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The empire of fashion : dressing modern democracy / Gilles Lipovetsky ; translated by Catherine Porter ; with a foreword by Richard Sennett.

By: Material type: TextTextLanguage: English Original language: French Series: New French thoughtPublication details: Princeton, N.J : Princeton University Press, c1994.ISBN:
  • 0691033730 (alk. paper)
Uniform titles:
  • Empire de l'éphémère. English
Subject(s): DDC classification:
  • 391/.009/04 20
LOC classification:
  • GT596 .L5713 1994
Contents:
Foreword / Richard Sennet -- Pt. 1. The Enchantment of Appearances. Ch. I. Fashion and the West: The Aristocratic Moment. Ch. II. A Century of Fashion. Ch. III. Open Fashion -- Pt. 2. Consummate Fashion. Ch. IV. The Seduction of Things. Ch. V. Advertising on the Offensive. Ch. VI. Culture, Media Style. Ch. VII. Meaning Carries On. Ch. VIII. The Progressive Shifting of the Social.
Summary: In a book full of playful irony and striking insights, the controversial social philosopher Gilles Lipovetsky draws on the history of fashion to demonstrate that the modern cult of appearance and superficiality actually serves the common good. Focusing on clothing, bodily deportment, sex roles, sexual practices, and political rhetoric as forms of "fashion," Lipovetsky bounds across two thousand years of history, showing how the evolution of fashion from an upper-class privilege into a vehicle of popular expression closely follows the rise of democratic values. Whereas Tocqueville feared that mass culture would create passive citizens incapable of political reasoning, Lipovetsky argues that today's mass-produced fashion offers many choices, which in turn enable consumers to become complex individuals within a consolidated, democratically educated society. Superficiality fosters tolerance among different groups within a society, claims Lipovetsky. To analyze fashion's role in smoothing over social conflict, he abandons class analysis in favor of an inquiry into the symbolism of everyday life and the creation of ephemeral desire. Lipovetsky examines the malaise experienced by people who, because they can fulfill so many desires, lose their sense of identity. His conclusions raise disturbing questions about personal joy and anguish in modern democracy.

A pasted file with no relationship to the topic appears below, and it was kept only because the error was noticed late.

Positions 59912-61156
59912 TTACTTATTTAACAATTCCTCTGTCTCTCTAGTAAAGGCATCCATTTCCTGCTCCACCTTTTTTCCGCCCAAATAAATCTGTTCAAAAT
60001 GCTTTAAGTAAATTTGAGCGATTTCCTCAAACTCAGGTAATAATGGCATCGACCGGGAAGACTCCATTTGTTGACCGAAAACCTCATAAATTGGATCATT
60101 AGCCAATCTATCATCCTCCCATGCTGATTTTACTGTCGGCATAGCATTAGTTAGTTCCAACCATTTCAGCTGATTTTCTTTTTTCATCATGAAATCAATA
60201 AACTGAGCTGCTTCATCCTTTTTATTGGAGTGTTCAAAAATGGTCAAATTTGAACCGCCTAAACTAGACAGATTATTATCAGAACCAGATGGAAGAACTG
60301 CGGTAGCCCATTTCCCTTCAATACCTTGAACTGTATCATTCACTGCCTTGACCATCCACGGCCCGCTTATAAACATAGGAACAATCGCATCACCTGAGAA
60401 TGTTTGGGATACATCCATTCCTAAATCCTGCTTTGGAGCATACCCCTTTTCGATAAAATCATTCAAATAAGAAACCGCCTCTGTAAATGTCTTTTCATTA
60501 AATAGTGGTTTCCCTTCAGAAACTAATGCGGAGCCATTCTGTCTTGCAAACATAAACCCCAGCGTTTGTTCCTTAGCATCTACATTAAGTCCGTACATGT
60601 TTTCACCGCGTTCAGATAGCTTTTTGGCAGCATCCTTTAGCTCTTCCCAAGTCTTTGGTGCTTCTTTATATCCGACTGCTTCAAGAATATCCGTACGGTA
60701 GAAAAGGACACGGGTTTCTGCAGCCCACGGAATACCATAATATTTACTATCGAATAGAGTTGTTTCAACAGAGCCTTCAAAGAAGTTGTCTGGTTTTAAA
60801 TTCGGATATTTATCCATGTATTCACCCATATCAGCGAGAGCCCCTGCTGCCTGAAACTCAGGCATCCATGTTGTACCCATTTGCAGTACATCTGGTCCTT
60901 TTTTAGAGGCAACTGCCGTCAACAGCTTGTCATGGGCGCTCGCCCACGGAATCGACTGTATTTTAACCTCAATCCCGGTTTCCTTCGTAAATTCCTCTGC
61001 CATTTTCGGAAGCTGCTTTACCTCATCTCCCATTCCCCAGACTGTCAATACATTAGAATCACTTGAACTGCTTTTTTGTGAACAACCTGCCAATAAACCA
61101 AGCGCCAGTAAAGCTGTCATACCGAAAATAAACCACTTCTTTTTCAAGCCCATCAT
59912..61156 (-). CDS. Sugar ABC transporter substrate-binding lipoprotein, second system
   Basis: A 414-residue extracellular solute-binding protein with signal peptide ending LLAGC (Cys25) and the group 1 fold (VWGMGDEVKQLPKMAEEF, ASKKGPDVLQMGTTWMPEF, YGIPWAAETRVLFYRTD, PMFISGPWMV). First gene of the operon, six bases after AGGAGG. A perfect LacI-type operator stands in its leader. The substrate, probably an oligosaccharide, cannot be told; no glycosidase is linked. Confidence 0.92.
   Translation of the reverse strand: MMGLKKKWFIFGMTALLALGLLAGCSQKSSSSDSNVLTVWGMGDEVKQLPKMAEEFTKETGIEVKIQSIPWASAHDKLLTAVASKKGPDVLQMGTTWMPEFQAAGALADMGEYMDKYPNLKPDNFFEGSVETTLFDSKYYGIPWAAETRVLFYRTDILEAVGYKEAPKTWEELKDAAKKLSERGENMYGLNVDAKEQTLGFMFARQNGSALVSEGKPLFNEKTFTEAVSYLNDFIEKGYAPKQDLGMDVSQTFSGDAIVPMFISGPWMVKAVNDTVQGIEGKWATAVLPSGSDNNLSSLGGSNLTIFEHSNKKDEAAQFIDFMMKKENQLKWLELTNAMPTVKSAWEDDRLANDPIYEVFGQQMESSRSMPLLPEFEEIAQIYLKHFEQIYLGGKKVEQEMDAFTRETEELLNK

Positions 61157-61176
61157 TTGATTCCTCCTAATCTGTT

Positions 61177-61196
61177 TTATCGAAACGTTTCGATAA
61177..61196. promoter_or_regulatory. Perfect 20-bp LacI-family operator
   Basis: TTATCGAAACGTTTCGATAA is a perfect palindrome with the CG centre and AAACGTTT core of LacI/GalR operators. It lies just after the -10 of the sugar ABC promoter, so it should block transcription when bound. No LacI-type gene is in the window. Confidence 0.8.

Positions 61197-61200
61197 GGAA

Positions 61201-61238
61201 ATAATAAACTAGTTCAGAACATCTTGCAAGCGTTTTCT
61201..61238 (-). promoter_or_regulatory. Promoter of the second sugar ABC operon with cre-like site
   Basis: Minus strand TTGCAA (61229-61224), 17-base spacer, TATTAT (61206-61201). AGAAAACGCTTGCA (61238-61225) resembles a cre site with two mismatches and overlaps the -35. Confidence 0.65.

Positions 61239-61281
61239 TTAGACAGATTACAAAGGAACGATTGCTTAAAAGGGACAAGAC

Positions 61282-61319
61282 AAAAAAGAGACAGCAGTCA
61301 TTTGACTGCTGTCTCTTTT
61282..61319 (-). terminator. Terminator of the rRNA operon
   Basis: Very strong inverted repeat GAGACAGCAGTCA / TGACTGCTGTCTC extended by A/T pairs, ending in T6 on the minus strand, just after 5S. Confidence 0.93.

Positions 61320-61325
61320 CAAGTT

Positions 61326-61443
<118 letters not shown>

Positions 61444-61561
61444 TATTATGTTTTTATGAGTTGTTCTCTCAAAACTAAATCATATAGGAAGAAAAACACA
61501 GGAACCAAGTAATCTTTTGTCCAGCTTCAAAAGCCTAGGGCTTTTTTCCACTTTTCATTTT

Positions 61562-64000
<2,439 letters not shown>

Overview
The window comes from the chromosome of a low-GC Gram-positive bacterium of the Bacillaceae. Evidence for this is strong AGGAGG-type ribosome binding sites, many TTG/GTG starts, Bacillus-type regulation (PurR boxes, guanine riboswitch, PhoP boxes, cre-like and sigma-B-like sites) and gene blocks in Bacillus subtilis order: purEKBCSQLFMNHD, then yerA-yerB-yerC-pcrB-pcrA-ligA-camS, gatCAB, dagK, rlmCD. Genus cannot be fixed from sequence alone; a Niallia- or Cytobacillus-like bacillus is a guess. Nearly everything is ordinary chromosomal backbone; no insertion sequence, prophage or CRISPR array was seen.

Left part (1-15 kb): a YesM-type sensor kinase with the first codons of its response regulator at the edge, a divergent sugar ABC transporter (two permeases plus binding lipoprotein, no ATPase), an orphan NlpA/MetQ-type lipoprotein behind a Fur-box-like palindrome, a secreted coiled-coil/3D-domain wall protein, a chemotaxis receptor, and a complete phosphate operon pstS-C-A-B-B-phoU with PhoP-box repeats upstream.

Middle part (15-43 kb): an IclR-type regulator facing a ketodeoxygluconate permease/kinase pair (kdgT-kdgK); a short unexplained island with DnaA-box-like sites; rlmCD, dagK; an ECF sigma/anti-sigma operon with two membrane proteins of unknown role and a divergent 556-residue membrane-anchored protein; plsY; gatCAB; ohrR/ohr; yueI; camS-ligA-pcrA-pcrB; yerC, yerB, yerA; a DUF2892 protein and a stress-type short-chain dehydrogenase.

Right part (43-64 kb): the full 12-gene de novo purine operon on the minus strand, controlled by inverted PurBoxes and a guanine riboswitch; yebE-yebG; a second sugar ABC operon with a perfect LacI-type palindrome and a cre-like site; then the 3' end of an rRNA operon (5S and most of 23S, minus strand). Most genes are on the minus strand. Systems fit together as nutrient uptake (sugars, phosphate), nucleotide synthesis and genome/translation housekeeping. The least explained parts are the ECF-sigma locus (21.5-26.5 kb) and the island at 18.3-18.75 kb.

Holdings
Item type Home library Call number Status Date due Barcode Item holds
Two Week Loan Two Week Loan College Lane Learning Resources Centre Main Shelves 746.92 LIP (Browse shelf(Opens below)) Available 4400614244
Total holds: 0

Enhanced descriptions from Syndetics:

Includes bibliographical references (p. [265]-270) and index.

Foreword / Richard Sennet -- Pt. 1. The Enchantment of Appearances. Ch. I. Fashion and the West: The Aristocratic Moment. Ch. II. A Century of Fashion. Ch. III. Open Fashion -- Pt. 2. Consummate Fashion. Ch. IV. The Seduction of Things. Ch. V. Advertising on the Offensive. Ch. VI. Culture, Media Style. Ch. VII. Meaning Carries On. Ch. VIII. The Progressive Shifting of the Social.

In a book full of playful irony and striking insights, the controversial social philosopher Gilles Lipovetsky draws on the history of fashion to demonstrate that the modern cult of appearance and superficiality actually serves the common good. Focusing on clothing, bodily deportment, sex roles, sexual practices, and political rhetoric as forms of "fashion," Lipovetsky bounds across two thousand years of history, showing how the evolution of fashion from an upper-class privilege into a vehicle of popular expression closely follows the rise of democratic values. Whereas Tocqueville feared that mass culture would create passive citizens incapable of political reasoning, Lipovetsky argues that today's mass-produced fashion offers many choices, which in turn enable consumers to become complex individuals within a consolidated, democratically educated society. Superficiality fosters tolerance among different groups within a society, claims Lipovetsky. To analyze fashion's role in smoothing over social conflict, he abandons class analysis in favor of an inquiry into the symbolism of everyday life and the creation of ephemeral desire. Lipovetsky examines the malaise experienced by people who, because they can fulfill so many desires, lose their sense of identity. His conclusions raise disturbing questions about personal joy and anguish in modern democracy.